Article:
Tips for Preventing Blisters While Hiking
Preventing Blisters While Hiking: 6 Tips
1. Break in those boots!
Before embarking on longer hikes, break in your boots by taking them on short day hikes and wearing them for normal activities throughout your regular day (running errands, doing work around the house, etc.). This will get you acclimated to the weight and general feel of your boots and will help mold the boots to your foot shape. This will also alert you to any problem areas or hot spots that you’ll need to address before setting out on a longer excursion.
2. Invest in good socks
You may be thinking, “those socks cost WHAT?!” when shopping for hiking socks. Don’t let sticker shock sway you; good quality merino wool or synthetic hiking socks are made to wick sweat, manage moisture, fit well and last a long time, which is more than bargain bin cotton socks can claim! (In fact, some of our favorite premium sock brands, such as Darn Tough even come with a lifetime guarantee). Hiking socks definitely support the idea of “you get what you pay for;” good socks are more carefully sewn and have fewer seams, which can mean the difference between a painful blister and a completely blister-free experience while hiking!
3. Keep feet dry
This can be challenging on the trail, as both external moisture from things like wet weather or stream crossings and internal moisture from sweat can dampen your boots and socks, which in turn can make your skin more prone to blistering if not addressed. As explained in Tip #2, good socks go a long way toward moisture management next to skin, but you may have to take additional action to dry boots (see our Expert Advice video on that topic here).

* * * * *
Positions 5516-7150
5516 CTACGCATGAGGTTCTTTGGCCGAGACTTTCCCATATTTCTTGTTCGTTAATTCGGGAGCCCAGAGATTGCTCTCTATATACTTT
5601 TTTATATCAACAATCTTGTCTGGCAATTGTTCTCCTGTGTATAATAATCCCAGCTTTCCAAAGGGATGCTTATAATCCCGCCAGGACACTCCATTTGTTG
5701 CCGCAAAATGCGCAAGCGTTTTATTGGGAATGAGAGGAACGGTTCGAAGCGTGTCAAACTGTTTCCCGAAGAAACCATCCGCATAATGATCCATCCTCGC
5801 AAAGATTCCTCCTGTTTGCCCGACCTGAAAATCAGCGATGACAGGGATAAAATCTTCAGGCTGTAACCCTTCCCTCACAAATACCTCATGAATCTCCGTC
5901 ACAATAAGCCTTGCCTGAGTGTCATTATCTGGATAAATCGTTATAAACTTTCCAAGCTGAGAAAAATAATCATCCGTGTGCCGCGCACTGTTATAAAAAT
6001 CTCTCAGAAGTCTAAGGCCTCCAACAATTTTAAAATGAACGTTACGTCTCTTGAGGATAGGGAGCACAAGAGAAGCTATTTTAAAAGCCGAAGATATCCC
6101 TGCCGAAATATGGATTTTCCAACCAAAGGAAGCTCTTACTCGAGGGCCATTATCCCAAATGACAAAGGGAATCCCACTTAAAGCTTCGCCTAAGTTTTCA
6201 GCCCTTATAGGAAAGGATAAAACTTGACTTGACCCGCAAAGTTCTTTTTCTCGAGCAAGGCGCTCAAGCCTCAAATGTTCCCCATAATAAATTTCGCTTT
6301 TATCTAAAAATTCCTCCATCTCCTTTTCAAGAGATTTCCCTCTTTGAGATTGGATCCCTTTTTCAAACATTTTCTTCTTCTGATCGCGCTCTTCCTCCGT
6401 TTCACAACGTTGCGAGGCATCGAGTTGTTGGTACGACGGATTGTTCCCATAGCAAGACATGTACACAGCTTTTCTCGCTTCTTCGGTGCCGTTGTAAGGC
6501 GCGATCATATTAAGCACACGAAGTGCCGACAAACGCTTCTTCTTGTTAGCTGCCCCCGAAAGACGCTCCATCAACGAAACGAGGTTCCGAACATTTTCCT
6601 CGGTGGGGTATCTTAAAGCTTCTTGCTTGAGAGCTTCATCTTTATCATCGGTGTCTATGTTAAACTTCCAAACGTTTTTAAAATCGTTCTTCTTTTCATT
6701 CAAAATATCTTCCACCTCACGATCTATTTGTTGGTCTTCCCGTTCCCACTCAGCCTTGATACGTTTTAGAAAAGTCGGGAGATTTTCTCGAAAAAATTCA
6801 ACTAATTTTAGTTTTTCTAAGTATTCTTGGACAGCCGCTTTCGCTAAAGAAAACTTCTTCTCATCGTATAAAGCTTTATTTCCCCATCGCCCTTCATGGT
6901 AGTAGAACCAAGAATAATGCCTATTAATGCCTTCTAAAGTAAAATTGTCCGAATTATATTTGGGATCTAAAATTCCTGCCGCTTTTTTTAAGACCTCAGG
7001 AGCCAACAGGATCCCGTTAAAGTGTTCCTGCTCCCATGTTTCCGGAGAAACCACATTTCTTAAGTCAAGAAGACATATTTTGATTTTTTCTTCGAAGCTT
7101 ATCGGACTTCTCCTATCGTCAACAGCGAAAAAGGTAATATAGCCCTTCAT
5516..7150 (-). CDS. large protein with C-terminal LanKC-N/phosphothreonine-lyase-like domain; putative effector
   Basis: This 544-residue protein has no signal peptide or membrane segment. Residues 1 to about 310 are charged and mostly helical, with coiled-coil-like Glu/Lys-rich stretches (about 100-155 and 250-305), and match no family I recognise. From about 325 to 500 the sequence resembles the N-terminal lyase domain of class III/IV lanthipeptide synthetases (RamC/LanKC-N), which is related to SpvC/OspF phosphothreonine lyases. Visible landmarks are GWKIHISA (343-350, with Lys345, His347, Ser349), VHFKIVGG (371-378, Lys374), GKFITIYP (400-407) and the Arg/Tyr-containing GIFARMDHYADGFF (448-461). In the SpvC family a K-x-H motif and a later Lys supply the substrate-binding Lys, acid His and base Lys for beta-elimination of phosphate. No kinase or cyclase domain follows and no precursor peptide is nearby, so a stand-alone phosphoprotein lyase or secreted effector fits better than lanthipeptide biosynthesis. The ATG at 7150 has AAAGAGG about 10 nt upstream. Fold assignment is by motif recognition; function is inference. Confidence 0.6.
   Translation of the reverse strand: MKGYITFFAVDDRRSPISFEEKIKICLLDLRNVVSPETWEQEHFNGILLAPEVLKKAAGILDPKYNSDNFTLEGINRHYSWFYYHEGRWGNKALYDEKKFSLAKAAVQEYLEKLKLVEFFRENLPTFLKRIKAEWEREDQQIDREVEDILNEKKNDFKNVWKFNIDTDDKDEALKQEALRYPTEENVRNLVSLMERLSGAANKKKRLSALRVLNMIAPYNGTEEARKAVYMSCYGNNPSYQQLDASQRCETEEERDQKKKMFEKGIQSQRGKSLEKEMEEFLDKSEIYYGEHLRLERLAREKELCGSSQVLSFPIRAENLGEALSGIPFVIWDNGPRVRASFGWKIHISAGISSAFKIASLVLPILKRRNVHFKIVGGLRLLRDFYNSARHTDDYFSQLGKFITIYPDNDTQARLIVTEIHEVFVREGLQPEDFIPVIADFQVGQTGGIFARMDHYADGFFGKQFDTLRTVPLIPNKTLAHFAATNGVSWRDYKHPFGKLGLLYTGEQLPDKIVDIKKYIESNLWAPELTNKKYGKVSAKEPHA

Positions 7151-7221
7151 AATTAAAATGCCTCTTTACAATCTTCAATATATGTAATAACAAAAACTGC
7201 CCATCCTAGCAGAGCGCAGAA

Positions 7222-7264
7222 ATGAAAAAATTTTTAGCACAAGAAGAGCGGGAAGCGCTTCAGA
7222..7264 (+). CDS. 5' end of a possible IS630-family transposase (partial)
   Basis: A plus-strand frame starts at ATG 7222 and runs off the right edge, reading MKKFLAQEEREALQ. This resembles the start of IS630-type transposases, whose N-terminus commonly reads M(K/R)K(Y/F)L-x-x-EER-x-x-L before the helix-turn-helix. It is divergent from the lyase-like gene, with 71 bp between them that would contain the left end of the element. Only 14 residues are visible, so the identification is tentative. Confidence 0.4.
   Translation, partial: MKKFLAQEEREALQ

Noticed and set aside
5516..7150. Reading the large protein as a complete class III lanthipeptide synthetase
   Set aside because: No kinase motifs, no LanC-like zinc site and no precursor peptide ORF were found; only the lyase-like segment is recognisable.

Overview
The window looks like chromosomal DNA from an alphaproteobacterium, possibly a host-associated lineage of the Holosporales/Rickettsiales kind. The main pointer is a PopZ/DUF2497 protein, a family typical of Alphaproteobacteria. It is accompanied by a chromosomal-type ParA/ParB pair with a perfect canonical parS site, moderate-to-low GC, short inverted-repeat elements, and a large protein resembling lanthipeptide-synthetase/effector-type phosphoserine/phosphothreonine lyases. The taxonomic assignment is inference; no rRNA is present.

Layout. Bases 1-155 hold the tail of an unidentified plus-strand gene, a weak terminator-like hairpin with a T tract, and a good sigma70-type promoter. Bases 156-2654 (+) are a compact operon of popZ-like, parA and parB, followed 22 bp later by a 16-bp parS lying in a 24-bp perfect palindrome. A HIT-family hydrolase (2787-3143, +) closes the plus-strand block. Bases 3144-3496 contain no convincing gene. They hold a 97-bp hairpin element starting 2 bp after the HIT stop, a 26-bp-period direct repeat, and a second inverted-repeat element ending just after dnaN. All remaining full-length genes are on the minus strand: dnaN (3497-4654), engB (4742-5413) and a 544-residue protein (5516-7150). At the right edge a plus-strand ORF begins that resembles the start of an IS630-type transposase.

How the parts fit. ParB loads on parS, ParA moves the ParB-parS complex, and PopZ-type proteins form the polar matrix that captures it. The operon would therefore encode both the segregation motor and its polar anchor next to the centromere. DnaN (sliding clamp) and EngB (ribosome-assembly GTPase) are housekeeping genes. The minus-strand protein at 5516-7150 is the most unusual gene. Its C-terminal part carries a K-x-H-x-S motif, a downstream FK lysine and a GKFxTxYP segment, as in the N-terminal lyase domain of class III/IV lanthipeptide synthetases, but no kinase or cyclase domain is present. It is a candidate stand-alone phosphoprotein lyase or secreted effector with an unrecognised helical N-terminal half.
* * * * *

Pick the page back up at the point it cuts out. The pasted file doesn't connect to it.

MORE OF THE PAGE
4. Take breaks on the trail
Related to Tip #3, taking breaks on the trail to keep feet dry is important. Sometimes, you need to simply take “foot check” breaks to assess whether blisters may be forming, especially if you’ve had problems with blisters in the past, or if you have a new pair of boots that isn’t entirely broken in. Stop and completely remove your boots and socks…if just for a few minutes mid-hike to give feet a chance to rest and dry.
5. Practice good sock hygiene
Especially important on multi-day trips, allowing socks to fully dry (or, better yet, changing into fresh, dry socks) between full days of hiking can mean the difference between getting blisters or keeping them at bay. Wet weather can make this more challenging, but allowing feet to “breathe” while you’re resting in camp by removing socks and boots while eating a meal or even sleeping (if temperatures allow) helps keep feet healthy and comfortable.
6. Don’t ignore problems!
So, you took all the right precautions, but you’re still getting a blister? Unfortunately, some of us are just blister-prone. The good news is taking early action on a small blister that’s just beginning to form can keep it from getting larger and worse. There is much debate on HOW to treat a blister, (which is a subject for another Expert Advice article), but chances are you have a preferred blister treatment method that works well for you. The key is to be proactive. Begin treating that blister right away!